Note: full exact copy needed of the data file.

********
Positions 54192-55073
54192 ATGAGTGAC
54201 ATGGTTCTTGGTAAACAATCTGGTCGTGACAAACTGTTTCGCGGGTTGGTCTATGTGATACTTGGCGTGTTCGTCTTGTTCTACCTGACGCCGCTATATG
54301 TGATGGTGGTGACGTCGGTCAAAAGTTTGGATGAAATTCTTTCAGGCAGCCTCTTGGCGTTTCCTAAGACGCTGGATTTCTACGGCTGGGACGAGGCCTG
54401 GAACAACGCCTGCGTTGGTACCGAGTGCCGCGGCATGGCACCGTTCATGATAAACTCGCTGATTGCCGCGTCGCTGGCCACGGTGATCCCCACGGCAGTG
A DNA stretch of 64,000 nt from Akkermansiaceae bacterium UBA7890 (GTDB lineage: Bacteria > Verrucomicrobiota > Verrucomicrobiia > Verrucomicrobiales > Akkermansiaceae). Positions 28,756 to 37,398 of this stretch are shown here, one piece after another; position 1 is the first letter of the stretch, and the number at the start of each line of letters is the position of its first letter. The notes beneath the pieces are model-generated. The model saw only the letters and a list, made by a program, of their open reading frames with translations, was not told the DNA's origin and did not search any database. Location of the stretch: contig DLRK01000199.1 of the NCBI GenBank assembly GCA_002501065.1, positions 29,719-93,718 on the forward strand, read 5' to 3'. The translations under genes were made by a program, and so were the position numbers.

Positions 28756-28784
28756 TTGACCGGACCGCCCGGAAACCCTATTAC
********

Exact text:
Positions 54192-55073
54192 ATGAGTGAC
54201 ATGGTTCTTGGTAAACAATCTGGTCGTGACAAACTGTTTCGCGGGTTGGTCTATGTGATACTTGGCGTGTTCGTCTTGTTCTACCTGACGCCGCTATATG
54301 TGATGGTGGTGACGTCGGTCAAAAGTTTGGATGAAATTCTTTCAGGCAGCCTCTTGGCGTTTCCTAAGACGCTGGATTTCTACGGCTGGGACGAGGCCTG
54401 GAACAACGCCTGCGTTGGTACCGAGTGCCGCGGCATGGCACCGTTCATGATAAACTCGCTGATTGCCGCGTCGCTGGCCACGGTGATCCCCACGGCAGTG
A DNA stretch of 64,000 nt from Akkermansiaceae bacterium UBA7890 (GTDB lineage: Bacteria > Verrucomicrobiota > Verrucomicrobiia > Verrucomicrobiales > Akkermansiaceae). Positions 28,756 to 37,398 of this stretch are shown here, one piece after another; position 1 is the first letter of the stretch, and the number at the start of each line of letters is the position of its first letter. The notes beneath the pieces are model-generated. The model saw only the letters and a list, made by a program, of their open reading frames with translations, was not told the DNA's origin and did not search any database. Location of the stretch: contig DLRK01000199.1 of the NCBI GenBank assembly GCA_002501065.1, positions 29,719-93,718 on the forward strand, read 5' to 3'. The translations under genes were made by a program, and so were the position numbers.

Positions 28756-28784
28756 TTGACCGGACCGCCCGGAAACCCTATTAC